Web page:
As promised, Open Skies Part II, in which Michael and I talk more about slots, the likely effects of open skies and the rise of Emirates.
I should also point readers in the direction of this rather good essay on the subject by Michael from a few years ago.
And then came this:
The country’s worst-performing rail company has been warned it could lose its franchise unless services improve over the next 12 months.
In a move unprecedented since privatisation, First Great Western has been told it faces being stripped of its licence unless standards are raised.
Personally, I get a feeling of yet another last chance. I can imagine why. You can’t exactly re-let the franchise immediately. It took 18 months in the case of SouthEastern (yes, such a move is not “unprecedented") which means if the government strips Great Western of the franchise it is going to the government that gets the blame every time a train is late. From a minister’s point of view best to procrastinate in the hope that he gets moved before he really, really has to do anything.
Whether First Great Western really is as bad as everyone says it is, I really don’t know. In my experience it seems just fine but I know at least one commuter who bought himself a car rather than rely on their service. And The Truth About First Great Western has gone awfully quiet recently.
I’d managed to press stop. It was an accident but that was it. Ten minutes of quality podcasting consigned to oblivion. I suppose I should look on the bright side. We had at least got half an hour recorded. And I had got a long way down the podcasting road before my first stick-on disaster. Worse has happened to better people. And at least when last week Michael and I sat down to see if we could pick up where my clumsy fingers had left us off we only had 10 minutes to do (although in the end we happily chatted away for 20).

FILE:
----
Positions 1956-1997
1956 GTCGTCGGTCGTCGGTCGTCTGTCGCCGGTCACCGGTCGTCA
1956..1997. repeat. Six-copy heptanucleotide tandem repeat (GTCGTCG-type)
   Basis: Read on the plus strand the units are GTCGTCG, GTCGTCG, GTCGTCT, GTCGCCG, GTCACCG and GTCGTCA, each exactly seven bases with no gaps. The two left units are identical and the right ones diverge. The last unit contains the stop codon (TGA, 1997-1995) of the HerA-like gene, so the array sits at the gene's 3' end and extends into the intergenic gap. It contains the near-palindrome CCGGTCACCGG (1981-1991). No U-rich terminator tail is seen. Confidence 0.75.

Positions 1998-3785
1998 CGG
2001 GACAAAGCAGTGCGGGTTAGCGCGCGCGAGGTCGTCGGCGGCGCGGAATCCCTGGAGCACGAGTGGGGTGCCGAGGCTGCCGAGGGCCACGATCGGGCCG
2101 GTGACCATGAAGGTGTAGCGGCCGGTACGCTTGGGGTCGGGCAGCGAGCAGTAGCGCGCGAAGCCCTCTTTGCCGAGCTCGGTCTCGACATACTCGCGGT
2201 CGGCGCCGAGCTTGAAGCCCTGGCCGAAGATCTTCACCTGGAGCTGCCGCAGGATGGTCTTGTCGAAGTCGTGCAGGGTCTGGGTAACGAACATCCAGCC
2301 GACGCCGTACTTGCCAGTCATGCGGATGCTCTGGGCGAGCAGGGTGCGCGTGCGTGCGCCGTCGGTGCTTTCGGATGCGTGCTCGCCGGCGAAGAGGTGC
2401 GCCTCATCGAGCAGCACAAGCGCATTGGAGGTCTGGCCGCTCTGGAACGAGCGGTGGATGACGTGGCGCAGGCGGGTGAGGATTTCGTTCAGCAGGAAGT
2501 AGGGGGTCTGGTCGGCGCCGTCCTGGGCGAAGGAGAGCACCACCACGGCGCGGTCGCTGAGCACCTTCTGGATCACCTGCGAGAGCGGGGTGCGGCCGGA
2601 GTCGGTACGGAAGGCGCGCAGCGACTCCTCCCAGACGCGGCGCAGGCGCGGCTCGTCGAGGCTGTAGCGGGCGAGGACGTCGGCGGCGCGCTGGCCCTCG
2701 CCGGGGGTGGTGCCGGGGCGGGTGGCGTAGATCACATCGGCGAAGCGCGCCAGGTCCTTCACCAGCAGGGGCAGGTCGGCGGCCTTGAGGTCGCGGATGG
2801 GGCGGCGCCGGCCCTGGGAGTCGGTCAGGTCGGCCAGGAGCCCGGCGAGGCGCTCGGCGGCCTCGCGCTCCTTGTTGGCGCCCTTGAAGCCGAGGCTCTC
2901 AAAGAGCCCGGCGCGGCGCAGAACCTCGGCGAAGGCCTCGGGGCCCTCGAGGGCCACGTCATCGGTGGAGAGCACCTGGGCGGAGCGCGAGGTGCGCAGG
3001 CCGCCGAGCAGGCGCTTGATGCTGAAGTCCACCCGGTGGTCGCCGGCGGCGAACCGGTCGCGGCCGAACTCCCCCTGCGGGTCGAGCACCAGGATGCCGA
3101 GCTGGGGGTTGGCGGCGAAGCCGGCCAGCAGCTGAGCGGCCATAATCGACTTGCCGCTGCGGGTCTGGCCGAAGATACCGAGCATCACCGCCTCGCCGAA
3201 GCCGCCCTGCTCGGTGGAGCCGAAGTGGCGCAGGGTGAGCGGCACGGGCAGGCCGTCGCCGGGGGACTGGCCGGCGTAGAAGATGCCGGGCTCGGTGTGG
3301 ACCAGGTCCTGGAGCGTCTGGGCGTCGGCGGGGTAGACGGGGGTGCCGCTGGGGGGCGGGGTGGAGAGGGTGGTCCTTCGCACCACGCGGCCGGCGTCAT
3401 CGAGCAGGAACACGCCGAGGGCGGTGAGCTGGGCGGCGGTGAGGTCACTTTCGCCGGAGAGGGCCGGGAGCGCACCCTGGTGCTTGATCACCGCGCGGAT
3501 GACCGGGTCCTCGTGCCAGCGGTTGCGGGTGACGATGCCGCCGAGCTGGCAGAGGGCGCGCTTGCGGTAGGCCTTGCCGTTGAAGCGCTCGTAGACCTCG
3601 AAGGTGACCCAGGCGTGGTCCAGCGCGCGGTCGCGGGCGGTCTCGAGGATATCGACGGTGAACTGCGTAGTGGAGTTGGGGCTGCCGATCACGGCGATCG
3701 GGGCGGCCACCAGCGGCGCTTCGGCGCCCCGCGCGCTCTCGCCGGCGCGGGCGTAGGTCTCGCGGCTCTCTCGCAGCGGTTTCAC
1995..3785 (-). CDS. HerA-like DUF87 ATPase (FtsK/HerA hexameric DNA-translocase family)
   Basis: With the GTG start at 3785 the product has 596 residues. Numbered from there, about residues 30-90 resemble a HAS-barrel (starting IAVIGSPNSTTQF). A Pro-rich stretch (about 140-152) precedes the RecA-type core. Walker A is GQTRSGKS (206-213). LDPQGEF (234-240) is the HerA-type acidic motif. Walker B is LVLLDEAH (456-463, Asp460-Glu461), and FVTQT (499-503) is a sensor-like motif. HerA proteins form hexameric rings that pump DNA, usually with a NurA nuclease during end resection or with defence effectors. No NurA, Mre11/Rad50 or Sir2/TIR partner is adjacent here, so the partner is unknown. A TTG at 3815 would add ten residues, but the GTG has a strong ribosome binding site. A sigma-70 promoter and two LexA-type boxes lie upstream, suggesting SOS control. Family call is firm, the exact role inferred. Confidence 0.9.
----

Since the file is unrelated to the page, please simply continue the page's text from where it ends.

Anyway, here in its authentic truncated form is Open Skies Part I in which - in the guise of a discussion about open skies policies - Michael Jennings and I manage to talk about the importance of Heathrow, the dire financial status of American airlines and the weird world of landing slots.
Here’s the trailer.
Open Skies Part II to follow Real Soon Now, as Brian might say.
Railroad operators are pressing for advantage over their main competitor, long-haul trucking, which has struggled with rising fuel prices, driver shortages and highway congestion. Railroads say a load can be moved by rail using about a third as much fuel as it takes to haul it by truck. And rail transport is becoming more efficient still, they say, as operators speed their lines and logistics companies build huge warehouse areas along routes.
Demand for rail service increased sharply when the U.S. economy and Asian imports surged starting in 2003. Tight capacity on major routes enabled railroads to raise prices. The growth in freight volume has slowed along with economic growth, but shippers say they’re still planning to increase their use of rail transport because of the cost.
“The railroad industry is finally making some money,” says Charles “Wick” Moorman IV, chief executive officer of Norfolk Southern Corp., based in Norfolk, Va. “And we’re pumping that money into our infrastructure.”
Containers are, as so often these days, at the heart of the story.
...for a passenger transport executive (Greater Manchester in this case).
Hint: In case you haven’t already spotted the flaw just imagine what would happen if you tried turning one of the gears.
Entrance to the London Transport Museum in Covent Garden
Your excellent suggestion in a leading article this morning to have more frequent trains into the country, in order to develop residential traffic, will, I much fear, have little or no effect with the traffic managers to whose care our travelling convenience and comfort on the Mid Kent line are unfortunately entrusted, unless you can so agitate this matter, so important to so many of us now who live out of town, that Parliament will step in and free the national highway, as the railway now is, from the selfish obstructions thrown in our way by the quarrels of rival companies and other causes.
The letter was written in 1864. Demands for the government to solve problems go back further than I thought.